Kola nut

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Kola nut – pod with half shell removed to reveal prismatic seeds inside their white testa, and fresh seeds (whole without testa on the left and, on the right, split into cotyledons).

The term kola nut usually refers to the seeds of certain species of plant of the genus Cola, placed formerly in the cocoa family Sterculiaceae and now usually subsumed in the mallow family Malvaceae (as subfamily Sterculioideae). These cola species are trees native to the tropical rainforests of Africa. Their caffeine-containing seeds are used as flavoring ingredients in beverages applied to various carbonated soft drinks, from which the name cola originates.[1]

General description[edit]

Cola acuminata in flower : colored plate from Köhler's Medizinal-Pflanzen
Cola acuminata in fruit, also from Köhler's Medizinal-Pflanzen
Kola nuts spread out for sale in the central market in Ouagadougou, Burkina Faso

The kola nut is a caffeine-containing nut of evergreen trees of the genus Cola, primarily of the species Cola acuminata and Cola nitida.[2] Cola acuminata, an evergreen tree about 20 meters in height, has long, ovoid leaves pointed at both the ends with a leathery texture. The trees have cream flowers with purplish-brown striations, and star-shaped fruit. Inside the fruit, about a dozen prismatic seeds develop in a white seed-shell. The nut’s aroma is sweet and rose-like. The first taste is bitter, but it sweetens upon chewing. The nut can be boiled to extract the caffeine.[citation needed]

Kola nuts contain about 2–4% caffeine and theobromine,[2] as well as tannins, alkaloids, saponins, and flavonoids.[3]

Uses[edit]

The kola nut has a bitter flavor and contains caffeine. It is chewed in many West African countries, in both private and social settings.[4] It is often used ceremonially, presented to chiefs or guests.[5] In folk medicine, kola nuts are considered useful for aiding digestion when ground and mixed with honey, and are used as a remedy for coughs.[6] Kola nuts are perhaps best known to Western culture as a flavoring ingredient and one of the sources of caffeine in cola and other similarly flavored beverages, although kola nut extract is no longer used in major commercial cola drinks such as Coca-Cola.[1][7]

History[edit]

Human use of the kola nut, like the coffee berry and tea leaf, appears to have ancient origins. It is chewed in many West African cultures, in both private and social settings, as a source of mental stimulation.[1]

The spread of the kola nut across North Africa seems to be connected to the spread of Islam across North Africa during the 17th century, as trading across the Mediterranean became more concrete. The kola nut was particularly useful on slave ships to improve the taste of water, as enslaved Africans were often given poor quality water to drink.[8]

Kola nuts are an important part of the traditional spiritual practice of culture and religion in West Africa, particularly Niger, Nigeria, Sierra Leone and Liberia.[1][9] The 1970s hit "Goro City", by Manu Dibango, highlights the significance of kola nuts (called "goro" in the Hausa language)[10] to the capital of Niger, Niamey. Kola nuts are used as a religious object and sacred offering during prayers, ancestor veneration, and significant life events, such as naming ceremonies, weddings, and funerals. For this use, only kola nuts divided into four lobes are suitable. They are cast upon a special wooden board and the resulting patterns are read by a trained diviner.[11] Among a few Yoruba people, it has found inroads among the Muslim population as well, in weddings and other ceremonies.[12]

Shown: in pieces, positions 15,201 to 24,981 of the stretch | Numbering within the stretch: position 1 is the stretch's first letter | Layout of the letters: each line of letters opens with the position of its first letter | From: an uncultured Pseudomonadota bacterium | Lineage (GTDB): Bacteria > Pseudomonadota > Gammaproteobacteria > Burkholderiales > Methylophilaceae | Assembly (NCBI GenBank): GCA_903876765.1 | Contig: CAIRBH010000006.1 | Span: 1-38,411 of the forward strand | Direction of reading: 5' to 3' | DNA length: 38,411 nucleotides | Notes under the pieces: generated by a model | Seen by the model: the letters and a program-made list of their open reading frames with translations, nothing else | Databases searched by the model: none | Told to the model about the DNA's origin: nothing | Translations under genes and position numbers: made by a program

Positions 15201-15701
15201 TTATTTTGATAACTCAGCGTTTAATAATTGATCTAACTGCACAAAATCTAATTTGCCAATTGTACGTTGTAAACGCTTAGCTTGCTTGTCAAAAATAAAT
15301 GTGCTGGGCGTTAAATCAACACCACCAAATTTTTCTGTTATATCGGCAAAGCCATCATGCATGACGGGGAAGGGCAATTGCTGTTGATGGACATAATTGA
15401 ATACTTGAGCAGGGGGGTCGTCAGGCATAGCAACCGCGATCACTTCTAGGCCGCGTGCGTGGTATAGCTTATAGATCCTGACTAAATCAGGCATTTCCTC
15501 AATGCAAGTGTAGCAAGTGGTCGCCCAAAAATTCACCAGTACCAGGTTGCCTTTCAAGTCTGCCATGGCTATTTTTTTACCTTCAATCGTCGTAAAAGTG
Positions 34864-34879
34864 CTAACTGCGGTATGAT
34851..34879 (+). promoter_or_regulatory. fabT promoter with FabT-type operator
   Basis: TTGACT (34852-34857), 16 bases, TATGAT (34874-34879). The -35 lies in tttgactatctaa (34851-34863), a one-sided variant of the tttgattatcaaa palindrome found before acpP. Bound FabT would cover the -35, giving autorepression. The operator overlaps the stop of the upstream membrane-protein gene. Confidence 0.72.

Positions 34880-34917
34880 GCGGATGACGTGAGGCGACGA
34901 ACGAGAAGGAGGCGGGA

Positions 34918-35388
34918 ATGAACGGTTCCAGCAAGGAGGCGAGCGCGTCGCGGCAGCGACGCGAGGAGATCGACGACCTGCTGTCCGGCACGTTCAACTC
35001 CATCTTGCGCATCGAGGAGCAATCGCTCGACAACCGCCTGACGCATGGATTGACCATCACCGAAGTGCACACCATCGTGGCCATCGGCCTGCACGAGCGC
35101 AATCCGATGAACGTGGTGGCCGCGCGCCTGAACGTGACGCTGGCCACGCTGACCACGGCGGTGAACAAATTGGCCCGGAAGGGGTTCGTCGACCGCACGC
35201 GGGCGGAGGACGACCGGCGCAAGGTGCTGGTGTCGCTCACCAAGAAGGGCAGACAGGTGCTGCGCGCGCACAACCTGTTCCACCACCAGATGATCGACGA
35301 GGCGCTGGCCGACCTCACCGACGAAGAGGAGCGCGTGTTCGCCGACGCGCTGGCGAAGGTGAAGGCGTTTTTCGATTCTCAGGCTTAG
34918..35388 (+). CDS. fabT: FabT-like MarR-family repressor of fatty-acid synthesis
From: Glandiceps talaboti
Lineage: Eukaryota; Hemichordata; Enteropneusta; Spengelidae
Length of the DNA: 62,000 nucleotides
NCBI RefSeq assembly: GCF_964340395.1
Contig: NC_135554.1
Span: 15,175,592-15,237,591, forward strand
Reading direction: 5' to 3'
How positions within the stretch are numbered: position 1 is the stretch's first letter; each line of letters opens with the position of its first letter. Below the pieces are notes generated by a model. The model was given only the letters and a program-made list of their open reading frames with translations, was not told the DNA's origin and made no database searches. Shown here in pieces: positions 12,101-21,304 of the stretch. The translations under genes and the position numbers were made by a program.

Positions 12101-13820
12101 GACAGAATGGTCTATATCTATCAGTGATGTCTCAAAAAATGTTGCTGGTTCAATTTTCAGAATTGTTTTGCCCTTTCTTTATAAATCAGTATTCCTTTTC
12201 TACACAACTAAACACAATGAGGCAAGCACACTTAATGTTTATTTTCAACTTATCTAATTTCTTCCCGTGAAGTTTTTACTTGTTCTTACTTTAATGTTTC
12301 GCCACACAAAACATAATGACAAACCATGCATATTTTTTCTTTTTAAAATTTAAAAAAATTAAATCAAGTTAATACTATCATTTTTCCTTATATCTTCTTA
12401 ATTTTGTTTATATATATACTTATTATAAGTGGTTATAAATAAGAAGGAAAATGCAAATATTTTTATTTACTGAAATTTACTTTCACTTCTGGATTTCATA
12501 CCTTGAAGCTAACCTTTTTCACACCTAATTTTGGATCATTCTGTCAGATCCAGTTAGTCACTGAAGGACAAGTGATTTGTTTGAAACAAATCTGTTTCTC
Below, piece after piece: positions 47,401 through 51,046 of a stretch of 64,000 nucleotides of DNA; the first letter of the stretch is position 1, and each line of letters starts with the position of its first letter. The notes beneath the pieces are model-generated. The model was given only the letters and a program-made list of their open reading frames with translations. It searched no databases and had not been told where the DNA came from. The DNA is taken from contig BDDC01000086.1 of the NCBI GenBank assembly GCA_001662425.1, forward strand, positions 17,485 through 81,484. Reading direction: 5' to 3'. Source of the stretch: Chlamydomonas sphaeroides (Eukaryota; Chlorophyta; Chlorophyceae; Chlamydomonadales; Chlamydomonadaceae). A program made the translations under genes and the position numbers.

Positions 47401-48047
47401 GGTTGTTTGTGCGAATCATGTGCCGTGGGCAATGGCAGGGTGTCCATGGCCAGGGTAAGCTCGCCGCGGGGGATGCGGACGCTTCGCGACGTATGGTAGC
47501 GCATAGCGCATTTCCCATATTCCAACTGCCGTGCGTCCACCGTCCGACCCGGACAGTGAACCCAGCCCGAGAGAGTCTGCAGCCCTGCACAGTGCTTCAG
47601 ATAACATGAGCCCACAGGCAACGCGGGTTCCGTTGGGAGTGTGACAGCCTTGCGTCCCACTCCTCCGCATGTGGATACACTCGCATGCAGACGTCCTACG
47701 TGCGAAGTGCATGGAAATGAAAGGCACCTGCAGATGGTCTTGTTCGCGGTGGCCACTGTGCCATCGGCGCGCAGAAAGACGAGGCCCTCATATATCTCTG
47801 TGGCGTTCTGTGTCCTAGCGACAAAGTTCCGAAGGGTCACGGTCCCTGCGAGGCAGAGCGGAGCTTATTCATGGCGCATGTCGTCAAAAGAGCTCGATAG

They were used as a form of currency in such West African groups as the Malinke and Bambara of Mali and Senegal. They are still used as such today in certain situations such as in negotiation over bride prices or as a form of a respect or host gift to the elders of a village should one move to a village or enter a business arrangement with the village.

Cola recipe[edit]

In the 1880s, a pharmacist in Georgia, John Pemberton, took caffeine extracted from kola nuts and cocaine-containing extracts from coca leaves and mixed them with sugar, other flavorings, and carbonated water to invent Coca-Cola, the first cola soft drink.[1] As of 2016, the cola recipe no longer contained actual kola nut extract.[1][13]

Cultivation[edit]

Worldwide kola nut yield

Originally a tree of the tropical rainforest, it needs a hot humid climate, but can withstand a dry season on sites with a high ground water level. It may be cultivated in drier areas where groundwater is available. C. nitida is a shade bearer, but develops a better spreading crown which yields more fruits in open places. Though it is a lowland forest tree, it has been found at altitudes over 300 m on deep, rich soils under heavy and evenly distributed rainfall.

Regular weeding is necessary, which can be performed manually or through the use of herbicides. Some irrigation can be provided to the plants, but it is important to remove the water through an effective drainage system, as excess water may prove to be detrimental for the growth of the plant. When not grown in adequate shade, the kola nut plant responds well to fertilizers. Usually, the plants need to be provided with windbreaks to protect them from strong gales.